CHAMPAIGN, Ill., 1/4/21: December was much warmer and drier than average across Illinois, according to Illinois State Climatologist Trent Ford at the University of Illinois’ Illinois State Water Survey.
The preliminary statewide average December temperature was 32.8 degrees, 2.9 degrees above the 30-year normal. Preliminary statewide average total precipitation for December was 1.78 inches, 0.91 inches less than the 30-year normal.
The atmospheric conditions that gave us a very warm November continued most of last month, resulting in above average December temperatures statewide. Average temperatures ranged from the high 20s in northern Illinois to the high 30s in southern Illinois, between 1 and 6 degrees above average.
Daily maximum temperature records were broken at 34 weather stations in December.
December total precipitation ranged from just under 3 inches in northwest Illinois to just over 1 inch in much of central and southern Illinois. The entire southern two-thirds of Illinois was drier than average in December.
Precipitation this fall season has been variable in northern and southern Illinois. Northwest Illinois was 4 to 6 inches wetter than normal in September, while most of southern Illinois was 1 to 3 inches drier than normal. This pattern flipped in October, and far southern Illinois observed 4 to 6 inches of additional precipitation.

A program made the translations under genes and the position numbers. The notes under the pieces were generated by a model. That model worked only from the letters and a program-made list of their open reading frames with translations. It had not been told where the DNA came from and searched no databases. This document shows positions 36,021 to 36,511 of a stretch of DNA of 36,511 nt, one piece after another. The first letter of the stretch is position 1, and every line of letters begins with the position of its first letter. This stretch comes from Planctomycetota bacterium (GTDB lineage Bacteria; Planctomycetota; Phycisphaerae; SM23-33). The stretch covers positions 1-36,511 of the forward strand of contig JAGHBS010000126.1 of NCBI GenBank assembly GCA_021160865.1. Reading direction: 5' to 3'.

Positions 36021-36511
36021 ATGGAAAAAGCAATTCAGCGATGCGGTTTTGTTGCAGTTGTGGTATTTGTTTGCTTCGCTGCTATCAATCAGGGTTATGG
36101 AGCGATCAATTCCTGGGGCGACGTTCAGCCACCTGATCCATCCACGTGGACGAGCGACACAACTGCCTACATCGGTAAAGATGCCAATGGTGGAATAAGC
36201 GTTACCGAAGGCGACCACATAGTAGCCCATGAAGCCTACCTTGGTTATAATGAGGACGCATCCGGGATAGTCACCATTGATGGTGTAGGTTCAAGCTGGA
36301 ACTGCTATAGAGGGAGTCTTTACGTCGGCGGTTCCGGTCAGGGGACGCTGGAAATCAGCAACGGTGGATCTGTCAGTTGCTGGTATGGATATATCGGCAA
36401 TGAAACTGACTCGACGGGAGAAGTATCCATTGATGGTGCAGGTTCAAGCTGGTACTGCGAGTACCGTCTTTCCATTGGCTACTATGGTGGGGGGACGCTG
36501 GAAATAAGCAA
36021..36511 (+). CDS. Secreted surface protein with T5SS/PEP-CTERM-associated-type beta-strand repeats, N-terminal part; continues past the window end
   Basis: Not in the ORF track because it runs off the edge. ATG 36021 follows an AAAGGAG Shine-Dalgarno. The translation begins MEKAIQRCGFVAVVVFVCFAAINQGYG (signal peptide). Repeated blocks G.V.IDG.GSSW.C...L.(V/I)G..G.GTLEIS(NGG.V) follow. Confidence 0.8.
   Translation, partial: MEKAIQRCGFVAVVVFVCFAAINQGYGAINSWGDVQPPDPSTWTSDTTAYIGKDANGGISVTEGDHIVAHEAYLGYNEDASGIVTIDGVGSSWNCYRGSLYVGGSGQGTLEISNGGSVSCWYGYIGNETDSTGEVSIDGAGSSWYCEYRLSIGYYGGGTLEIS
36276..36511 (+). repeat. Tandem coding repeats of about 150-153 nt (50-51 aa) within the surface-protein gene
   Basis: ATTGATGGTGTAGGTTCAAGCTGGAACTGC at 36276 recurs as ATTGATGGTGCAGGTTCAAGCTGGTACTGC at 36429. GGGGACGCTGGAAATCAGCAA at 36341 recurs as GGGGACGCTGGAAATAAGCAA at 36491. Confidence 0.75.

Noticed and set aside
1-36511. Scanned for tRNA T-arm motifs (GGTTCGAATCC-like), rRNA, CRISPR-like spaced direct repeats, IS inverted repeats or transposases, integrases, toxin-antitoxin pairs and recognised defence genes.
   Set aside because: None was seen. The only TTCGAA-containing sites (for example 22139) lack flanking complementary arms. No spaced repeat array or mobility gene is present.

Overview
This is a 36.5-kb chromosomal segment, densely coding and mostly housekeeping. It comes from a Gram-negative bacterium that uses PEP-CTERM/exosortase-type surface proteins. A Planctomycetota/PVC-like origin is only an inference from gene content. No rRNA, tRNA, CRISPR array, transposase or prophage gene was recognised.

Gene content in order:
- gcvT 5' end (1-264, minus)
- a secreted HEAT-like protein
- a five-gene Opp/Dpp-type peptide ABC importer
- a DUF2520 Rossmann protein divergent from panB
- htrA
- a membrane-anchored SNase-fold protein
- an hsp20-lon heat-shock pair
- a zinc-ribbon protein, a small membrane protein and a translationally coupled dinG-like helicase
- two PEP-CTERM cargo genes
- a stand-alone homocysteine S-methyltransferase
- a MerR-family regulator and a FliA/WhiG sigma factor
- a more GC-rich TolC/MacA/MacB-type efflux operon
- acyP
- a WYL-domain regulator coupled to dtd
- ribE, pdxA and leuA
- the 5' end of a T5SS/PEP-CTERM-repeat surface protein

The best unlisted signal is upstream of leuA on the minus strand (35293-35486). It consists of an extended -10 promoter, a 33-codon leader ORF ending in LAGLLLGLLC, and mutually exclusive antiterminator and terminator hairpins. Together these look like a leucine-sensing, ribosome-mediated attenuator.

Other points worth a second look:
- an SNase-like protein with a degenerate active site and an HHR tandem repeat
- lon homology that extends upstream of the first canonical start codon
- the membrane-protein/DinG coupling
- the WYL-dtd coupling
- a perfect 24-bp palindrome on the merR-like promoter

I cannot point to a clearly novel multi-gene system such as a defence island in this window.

The December 29 version of the U.S. Drought Monitor showed continued moderate drought across western and central Illinois, and severe drought persisted along the Interstate 72 corridor between Springfield and Decatur. These areas have significantly depleted soil moisture, and a wet end to winter and start to spring will be necessary to return soil moisture to near normal conditions.
Most of the state experienced below normal snowfall in December, following largely snow-free months of October and November. All but the northwest corner of Illinois had less than 5 inches of snowfall in December. These totals were between 1 and 10 inches below average, with the largest departures in northeast Illinois.
After an active start to January, the Climate Prediction Center’s 8- to 14-day outlooks indicate the highest odds of a change to warmer and drier than normal conditions across the state into the second week of January.
The outlooks for the entire month of January lean toward warmer and wetter than normal conditions, suggesting a change to more active winter weather around the middle of the month.
As La Niña conditions are expected to persist into early spring, forecasts from the North American Multi-model Ensemble for February through April favor warmer and wetter conditions through the winter-spring transition.